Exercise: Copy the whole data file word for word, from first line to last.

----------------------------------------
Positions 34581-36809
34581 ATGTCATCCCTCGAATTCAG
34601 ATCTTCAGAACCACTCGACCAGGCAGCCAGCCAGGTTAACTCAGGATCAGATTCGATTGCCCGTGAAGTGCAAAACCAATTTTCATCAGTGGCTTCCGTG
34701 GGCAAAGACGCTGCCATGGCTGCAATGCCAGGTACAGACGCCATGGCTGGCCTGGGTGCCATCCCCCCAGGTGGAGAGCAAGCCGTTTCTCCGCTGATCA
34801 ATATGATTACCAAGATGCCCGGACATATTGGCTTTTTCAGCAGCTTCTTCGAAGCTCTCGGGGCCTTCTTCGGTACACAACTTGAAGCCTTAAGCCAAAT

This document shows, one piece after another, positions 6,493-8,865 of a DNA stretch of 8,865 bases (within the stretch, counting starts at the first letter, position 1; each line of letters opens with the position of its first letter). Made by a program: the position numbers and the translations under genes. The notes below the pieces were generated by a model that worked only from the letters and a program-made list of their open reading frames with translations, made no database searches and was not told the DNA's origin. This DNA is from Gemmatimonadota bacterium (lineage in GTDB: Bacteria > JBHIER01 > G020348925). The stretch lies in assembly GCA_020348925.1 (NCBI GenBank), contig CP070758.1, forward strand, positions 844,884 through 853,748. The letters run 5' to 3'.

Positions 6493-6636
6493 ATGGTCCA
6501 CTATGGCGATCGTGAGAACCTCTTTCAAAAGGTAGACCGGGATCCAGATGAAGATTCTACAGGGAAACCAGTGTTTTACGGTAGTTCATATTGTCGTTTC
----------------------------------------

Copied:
Positions 34581-36809
34581 ATGTCATCCCTCGAATTCAG
34601 ATCTTCAGAACCACTCGACCAGGCAGCCAGCCAGGTTAACTCAGGATCAGATTCGATTGCCCGTGAAGTGCAAAACCAATTTTCATCAGTGGCTTCCGTG
34701 GGCAAAGACGCTGCCATGGCTGCAATGCCAGGTACAGACGCCATGGCTGGCCTGGGTGCCATCCCCCCAGGTGGAGAGCAAGCCGTTTCTCCGCTGATCA
34801 ATATGATTACCAAGATGCCCGGACATATTGGCTTTTTCAGCAGCTTCTTCGAAGCTCTCGGGGCCTTCTTCGGTACACAACTTGAAGCCTTAAGCCAAAT

This document shows, one piece after another, positions 6,493-8,865 of a DNA stretch of 8,865 bases (within the stretch, counting starts at the first letter, position 1; each line of letters opens with the position of its first letter). Made by a program: the position numbers and the translations under genes. The notes below the pieces were generated by a model that worked only from the letters and a program-made list of their open reading frames with translations, made no database searches and was not told the DNA's origin. This DNA is from Gemmatimonadota bacterium (lineage in GTDB: Bacteria > JBHIER01 > G020348925). The stretch lies in assembly GCA_020348925.1 (NCBI GenBank), contig CP070758.1, forward strand, positions 844,884 through 853,748. The letters run 5' to 3'.

Positions 6493-6636
6493 ATGGTCCA
6501 CTATGGCGATCGTGAGAACCTCTTTCAAAAGGTAGACCGGGATCCAGATGAAGATTCTACAGGGAAACCAGTGTTTTACGGTAGTTCATATTGTCGTTTC